Harvey Norman’s half year profit has dropped by 36 per cent because of weaker sales and falling property values, but the retailer says the outlook is brightening.
The retailer made a net profit of $81.9 million in the six months to December 31, down from $128.95 million in the previous corresponding period.
Total sales in the six months to December fell by 7.3 per cent from the previous corresponding period, to $2.88 billion.
The value of the company’s properties dropped by $31.5 million in the six months to December, mainly due to losses on the value of three recent developments.
Chairman Gerry Harvey said retail conditions were still tough, but offered some optimism for the future.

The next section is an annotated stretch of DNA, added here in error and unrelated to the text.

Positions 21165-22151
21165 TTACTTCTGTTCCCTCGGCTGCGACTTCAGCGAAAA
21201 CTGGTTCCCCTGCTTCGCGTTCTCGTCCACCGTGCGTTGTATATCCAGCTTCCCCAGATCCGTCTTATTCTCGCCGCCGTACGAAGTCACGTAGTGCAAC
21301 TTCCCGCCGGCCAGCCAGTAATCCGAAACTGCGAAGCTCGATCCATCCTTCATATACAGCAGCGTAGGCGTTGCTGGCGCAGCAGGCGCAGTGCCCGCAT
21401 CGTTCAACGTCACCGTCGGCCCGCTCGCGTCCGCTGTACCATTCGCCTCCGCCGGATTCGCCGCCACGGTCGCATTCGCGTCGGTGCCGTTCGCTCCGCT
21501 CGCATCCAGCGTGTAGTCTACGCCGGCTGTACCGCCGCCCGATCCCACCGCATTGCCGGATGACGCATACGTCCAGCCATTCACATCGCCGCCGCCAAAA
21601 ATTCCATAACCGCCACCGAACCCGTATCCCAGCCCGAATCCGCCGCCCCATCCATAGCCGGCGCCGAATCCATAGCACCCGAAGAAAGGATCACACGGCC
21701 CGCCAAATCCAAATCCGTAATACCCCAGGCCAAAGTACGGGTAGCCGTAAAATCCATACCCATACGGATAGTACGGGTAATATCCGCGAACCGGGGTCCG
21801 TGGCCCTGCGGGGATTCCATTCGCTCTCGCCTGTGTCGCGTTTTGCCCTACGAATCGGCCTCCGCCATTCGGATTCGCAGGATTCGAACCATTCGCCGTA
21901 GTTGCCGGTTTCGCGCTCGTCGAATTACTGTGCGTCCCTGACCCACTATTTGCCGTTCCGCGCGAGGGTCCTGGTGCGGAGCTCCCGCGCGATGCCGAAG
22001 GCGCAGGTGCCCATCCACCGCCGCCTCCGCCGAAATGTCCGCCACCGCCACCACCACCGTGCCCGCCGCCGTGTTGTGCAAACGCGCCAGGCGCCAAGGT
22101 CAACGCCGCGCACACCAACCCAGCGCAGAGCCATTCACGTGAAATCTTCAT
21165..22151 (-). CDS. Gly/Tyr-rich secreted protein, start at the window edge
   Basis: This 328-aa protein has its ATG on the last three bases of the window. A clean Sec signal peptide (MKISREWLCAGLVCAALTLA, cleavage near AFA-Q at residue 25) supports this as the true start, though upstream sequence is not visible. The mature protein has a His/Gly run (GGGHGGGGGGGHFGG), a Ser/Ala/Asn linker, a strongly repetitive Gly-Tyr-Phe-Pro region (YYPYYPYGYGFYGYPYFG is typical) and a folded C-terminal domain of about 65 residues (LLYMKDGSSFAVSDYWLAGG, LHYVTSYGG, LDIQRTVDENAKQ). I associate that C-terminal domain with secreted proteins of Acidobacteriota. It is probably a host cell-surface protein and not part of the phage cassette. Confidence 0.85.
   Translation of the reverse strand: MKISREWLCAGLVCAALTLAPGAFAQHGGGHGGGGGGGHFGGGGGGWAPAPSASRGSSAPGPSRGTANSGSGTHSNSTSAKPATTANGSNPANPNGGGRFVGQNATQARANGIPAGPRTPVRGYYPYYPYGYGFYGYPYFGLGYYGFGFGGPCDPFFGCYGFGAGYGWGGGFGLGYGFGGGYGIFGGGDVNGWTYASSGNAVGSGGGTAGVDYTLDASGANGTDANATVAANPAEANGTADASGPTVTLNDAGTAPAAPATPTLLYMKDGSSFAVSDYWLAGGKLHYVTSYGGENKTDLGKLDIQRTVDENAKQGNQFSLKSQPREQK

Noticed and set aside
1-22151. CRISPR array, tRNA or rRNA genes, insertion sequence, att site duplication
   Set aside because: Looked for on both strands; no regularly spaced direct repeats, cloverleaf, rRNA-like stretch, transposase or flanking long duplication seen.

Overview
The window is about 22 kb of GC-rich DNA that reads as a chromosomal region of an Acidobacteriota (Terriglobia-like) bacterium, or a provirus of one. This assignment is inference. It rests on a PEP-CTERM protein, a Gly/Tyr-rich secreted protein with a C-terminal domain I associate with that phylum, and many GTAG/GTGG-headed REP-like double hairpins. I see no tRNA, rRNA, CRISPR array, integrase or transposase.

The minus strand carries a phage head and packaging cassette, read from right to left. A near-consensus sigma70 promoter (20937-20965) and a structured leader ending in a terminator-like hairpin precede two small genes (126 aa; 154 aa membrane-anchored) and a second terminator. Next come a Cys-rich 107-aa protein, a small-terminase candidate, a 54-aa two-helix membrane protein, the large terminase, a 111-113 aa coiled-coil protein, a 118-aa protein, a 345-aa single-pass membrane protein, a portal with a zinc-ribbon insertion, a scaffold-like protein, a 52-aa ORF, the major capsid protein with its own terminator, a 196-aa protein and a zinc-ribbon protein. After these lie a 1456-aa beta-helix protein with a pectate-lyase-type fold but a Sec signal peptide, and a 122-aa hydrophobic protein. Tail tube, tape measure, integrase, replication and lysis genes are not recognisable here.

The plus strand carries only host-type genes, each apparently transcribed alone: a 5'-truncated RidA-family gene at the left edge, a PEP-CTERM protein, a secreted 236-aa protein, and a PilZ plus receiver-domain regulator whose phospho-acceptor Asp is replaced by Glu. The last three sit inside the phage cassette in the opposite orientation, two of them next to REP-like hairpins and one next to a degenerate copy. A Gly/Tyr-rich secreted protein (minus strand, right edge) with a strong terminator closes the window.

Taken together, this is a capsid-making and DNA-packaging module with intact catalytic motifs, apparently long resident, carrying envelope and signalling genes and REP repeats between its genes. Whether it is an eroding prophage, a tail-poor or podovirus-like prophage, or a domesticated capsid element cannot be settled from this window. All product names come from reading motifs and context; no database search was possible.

‘‘The aggressive discounting experienced in the second half of 2012 has stabilised and pleasingly we are seeing an uptick in sales,’’ he said in a statement.
‘‘Interest rates are at historical lows which should start moving the consumer back into the buying cycle from the savings cycle.’’
Harvey Norman shares shot higher on the earnings report and were up 9 cents, or 4 per cent, at $2.37 in early afternoon trade.
The company closed nine stores and opened six new stores in the six months to December.
Excluding the impact of new stores and store closures, Harvey Norman’s sales in the period dropped by 5.3 per cent from the previous corresponding period.
Like-for-like sales in Australia were down by 6.3 per cent, but were up three per cent in New Zealand.
Harvey Norman declared a fully-franked interim dividend of 4.5 cents per share, down from five cents for the same period in the previous year.
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